Objocopiers are professional, self-contained 3D scanners which will be used to connect Liverpool’s diverse creative community. The easy-to-use open-source scanners will allow the city’s scattered and siloed creative communities to share prototypes, and encourage companies to work together in new ways to realise existing assets through new distribution channels.
The 3D scanners will operate by putting a person or object on a rotating plinth, which will take hundreds of photographs, via six high tech cameras on a rotary arm. The data will then be processed automatically by a photogrammetry app on the scanner and shared to a specialised local place in the cloud, which all collaborators will have access to.
Maker: Maiku Ltd, Real Space Ltd and manufacturer: LJMU Art and Design School
The Aquafarm is an off-grid aquaculture centre in Liverpool’s Clarence Graving Dock. Utilising a currently disused space, the farm will produce food locally in urban locations, including fresh fish, seaweed and shellfish on a pilot scale, whilst also carrying out research and development.
Addressing the challenges of scaling up for a commercial operation, the Aquafarm will use existing off-grid services and modularity for flexible scalability, allowing it to be replicated in any location. Future phases of the Aquafarm will see it used as a focus for an SME cluster and visitor destination, promoting innovation whilst raising awareness of the sustainability agenda.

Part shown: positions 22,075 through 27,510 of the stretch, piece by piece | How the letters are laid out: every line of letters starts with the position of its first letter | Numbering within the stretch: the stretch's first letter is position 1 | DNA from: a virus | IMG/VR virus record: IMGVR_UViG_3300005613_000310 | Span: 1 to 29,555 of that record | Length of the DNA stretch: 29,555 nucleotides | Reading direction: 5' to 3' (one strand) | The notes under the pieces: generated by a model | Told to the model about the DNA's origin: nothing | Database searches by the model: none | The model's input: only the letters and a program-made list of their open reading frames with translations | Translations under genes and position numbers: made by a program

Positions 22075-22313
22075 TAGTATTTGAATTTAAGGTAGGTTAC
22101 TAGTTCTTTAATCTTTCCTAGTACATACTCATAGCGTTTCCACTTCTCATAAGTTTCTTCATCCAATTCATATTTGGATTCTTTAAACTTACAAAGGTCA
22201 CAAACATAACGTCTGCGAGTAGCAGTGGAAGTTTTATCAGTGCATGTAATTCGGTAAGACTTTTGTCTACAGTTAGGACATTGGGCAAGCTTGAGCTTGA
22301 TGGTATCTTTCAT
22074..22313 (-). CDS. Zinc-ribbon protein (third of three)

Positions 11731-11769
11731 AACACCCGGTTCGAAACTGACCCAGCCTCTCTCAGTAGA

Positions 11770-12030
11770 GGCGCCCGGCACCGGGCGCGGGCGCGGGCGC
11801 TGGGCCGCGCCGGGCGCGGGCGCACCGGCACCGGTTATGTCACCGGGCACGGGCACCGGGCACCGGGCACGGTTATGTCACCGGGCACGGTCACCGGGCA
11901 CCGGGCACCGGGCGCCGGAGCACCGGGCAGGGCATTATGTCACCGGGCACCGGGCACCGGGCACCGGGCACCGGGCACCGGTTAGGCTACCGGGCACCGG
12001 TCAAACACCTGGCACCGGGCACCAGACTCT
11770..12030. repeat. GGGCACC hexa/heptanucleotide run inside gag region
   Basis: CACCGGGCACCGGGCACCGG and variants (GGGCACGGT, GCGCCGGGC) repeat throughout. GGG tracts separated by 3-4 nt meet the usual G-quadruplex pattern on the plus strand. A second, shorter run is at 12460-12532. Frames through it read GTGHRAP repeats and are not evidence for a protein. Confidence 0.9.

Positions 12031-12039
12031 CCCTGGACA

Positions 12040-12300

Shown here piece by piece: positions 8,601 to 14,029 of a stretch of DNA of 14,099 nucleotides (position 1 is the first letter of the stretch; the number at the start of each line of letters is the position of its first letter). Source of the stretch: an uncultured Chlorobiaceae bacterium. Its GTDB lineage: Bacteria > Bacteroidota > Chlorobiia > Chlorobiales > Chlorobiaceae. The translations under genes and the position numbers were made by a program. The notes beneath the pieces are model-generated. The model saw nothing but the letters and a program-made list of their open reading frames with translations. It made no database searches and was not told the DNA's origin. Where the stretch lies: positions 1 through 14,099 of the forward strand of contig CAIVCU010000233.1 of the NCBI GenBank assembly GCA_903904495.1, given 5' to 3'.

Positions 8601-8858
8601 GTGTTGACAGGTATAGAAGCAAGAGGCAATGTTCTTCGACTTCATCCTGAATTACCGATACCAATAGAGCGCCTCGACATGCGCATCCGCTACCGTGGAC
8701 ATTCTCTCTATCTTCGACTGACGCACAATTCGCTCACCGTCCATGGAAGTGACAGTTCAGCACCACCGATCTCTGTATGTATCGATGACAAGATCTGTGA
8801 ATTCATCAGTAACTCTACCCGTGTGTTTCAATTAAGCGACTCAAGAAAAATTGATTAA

Maker: Seaweed Alchemy Ltd and manufacturer: WhiteCircle Ltd
Microhome is a home and workspace, which is available in a range of custom-built design prototypes. It’s a response to the UK’s housing crisis which has seen homelessness double in the past four years, and creative producers – who are essential to sustainable urban economies – being forced out. There has also been a further wave of 21 to 35 year olds becoming homeless and/ or leaving urban areas, as housing assistance is withdrawn from this age group.
Delivered fully assembled, Microhome is ‘plugged in’ to services on temporary, permanent, small and infill sites, and can be used on sites too small for commercial value, in difficult locations, and assets awaiting long term value or site assembly. The units cost between £25,000-35,000 and allow for rents of £40 to £100 per week.
Microhome will be built and tested with a live residential community, and exhibited at the National Housing Federation showcase, on land donated for five years by Salford City Council.
Maker: Salford Makers with manufacturer: Salix Homes Developments and Islington Mill Arts Club